manager and shiny new members of staff in place, bright new kit, exotic new players arriving from far-off locations (well, Morton) and a sizeable new challenge staring them square in the chops. The story of 83-84 mirrors the beginnings of Manuel Pellegrini's reign at the Etihad more closely than one might expect with its alluring uncertainties and its feel of the Big New Beginning.
PART TWO: Goals, Drinks on the Prom and Cambridge United
In 1983 Manchester City was a totally different beast to the one that parades trophies in the rain in Hong Kong and throws something to the tune of 86 million pounds at its summer purchases. Despite this, there are some spectacular parallels to be drawn between the pre-season that faced then-new manager Billy McNeill and his squad with that of Manuel Pellegrini in 2013 and none of them involve jokes about Jimmy Frizzell.
|City warm up for the second division|
Despite a threadbare budget and a newly installed management team, expectations were that City might just be capable of providing some sort of a meagre challenge to the big guns of the division: Sheffield Wednesday, Newcastle United and Chelsea.
City's pre-season took in a picturesque tour of the quaintest teams in German amateur football. Whether this had been designed with confidence-boosting run-away wins in mind or not, the effect was just that. new signings Derek Parlane, Jim Tolmie and Neil McNab were given their debuts and the Blues embarked on a magical, goal-strewn lap of the Vaterland.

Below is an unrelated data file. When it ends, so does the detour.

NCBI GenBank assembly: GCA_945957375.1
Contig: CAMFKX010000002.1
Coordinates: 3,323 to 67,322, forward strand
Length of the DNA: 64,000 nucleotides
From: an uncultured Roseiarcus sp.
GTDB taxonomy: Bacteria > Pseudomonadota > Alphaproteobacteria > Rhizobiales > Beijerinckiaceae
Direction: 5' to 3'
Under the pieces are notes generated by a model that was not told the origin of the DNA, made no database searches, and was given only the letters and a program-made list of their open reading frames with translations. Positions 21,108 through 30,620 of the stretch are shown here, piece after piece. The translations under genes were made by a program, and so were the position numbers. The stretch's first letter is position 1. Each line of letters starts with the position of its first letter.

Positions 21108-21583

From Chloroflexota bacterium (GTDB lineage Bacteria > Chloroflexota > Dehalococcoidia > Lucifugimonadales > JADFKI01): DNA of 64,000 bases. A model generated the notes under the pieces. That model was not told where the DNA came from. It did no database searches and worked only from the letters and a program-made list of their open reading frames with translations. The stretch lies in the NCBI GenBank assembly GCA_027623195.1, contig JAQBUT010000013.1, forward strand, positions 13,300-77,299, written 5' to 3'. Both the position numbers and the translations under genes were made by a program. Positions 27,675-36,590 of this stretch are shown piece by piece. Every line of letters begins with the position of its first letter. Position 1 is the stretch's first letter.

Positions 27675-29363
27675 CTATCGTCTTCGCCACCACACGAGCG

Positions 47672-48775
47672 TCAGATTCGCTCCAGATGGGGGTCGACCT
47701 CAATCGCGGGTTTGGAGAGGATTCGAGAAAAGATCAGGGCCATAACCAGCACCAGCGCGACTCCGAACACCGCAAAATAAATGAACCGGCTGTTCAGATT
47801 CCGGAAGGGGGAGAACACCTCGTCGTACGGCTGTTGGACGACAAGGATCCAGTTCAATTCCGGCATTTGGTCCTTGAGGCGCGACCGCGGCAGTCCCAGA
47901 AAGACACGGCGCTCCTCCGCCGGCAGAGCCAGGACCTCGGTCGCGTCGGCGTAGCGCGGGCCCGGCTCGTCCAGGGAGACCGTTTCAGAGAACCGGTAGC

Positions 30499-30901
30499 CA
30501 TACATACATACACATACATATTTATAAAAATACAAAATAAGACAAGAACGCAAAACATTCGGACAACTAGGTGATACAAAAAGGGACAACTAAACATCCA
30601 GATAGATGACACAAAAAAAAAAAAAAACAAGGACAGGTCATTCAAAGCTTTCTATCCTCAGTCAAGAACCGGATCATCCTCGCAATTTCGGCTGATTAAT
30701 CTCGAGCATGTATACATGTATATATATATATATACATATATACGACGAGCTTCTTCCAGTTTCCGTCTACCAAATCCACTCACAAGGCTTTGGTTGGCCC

City would manage to score four goals, something missing from the previous campaign almost completely, on each occasion they took to the field, including a tally of six to round off the German part of the tour against a then lowly Wolfsburg side.
To keep things looking tidy, four were also scored when the Blues crossed the border into Holland to finish the tour against Willem II in Tilburg. As well as boosting confidence, this continental goal fest cemented the faith of Jim Tolmie in his own ability, helped Parlane realise that he was not on the soccer scrapheap and re-launched McNab's career as a useful ball-winning midfielder. All three would start the season in fine form back in England and McNab would go on to represent City for six years, making 266 appearances.
By the time City returned home, the season was almost upon them. There was just enough time for an ill-fated trip to the seaside where they lost their unbeaten summer run in Blackpool and lost Bobby McDonald and Peter Bodak to a late night session on the Golden Mile, the first of several headaches for Billy McNeill in that first season down in Division Two.
City would eventually finish the season in a limp 4th position, scraping home just ahead of Grimsby and Carlisle United and well behind the afrore-mentioned big three, but would be promoted on a wave of adrenaline the following year against Charlton in a never-to-be-forgotten final game of the 84-85 season at Maine Road.
McNeill's tenure was short but eventful. Whilst Manuel Pellegrini's pre-season with City has seen fewer wins than 30 years ago, it represents a similar starting point to that encountered by the Scotsman thirty years ago.
The Chilean with the Italian background will at the very least hope to be associated with Billy McNeill's long-time nickname from his imperial years as Celtic's skipper and serial trophy wielder: maybe after 30 years of false dawns and fits and starts, it is time for a new Caesar to build his empire on the banks of the River Irwell.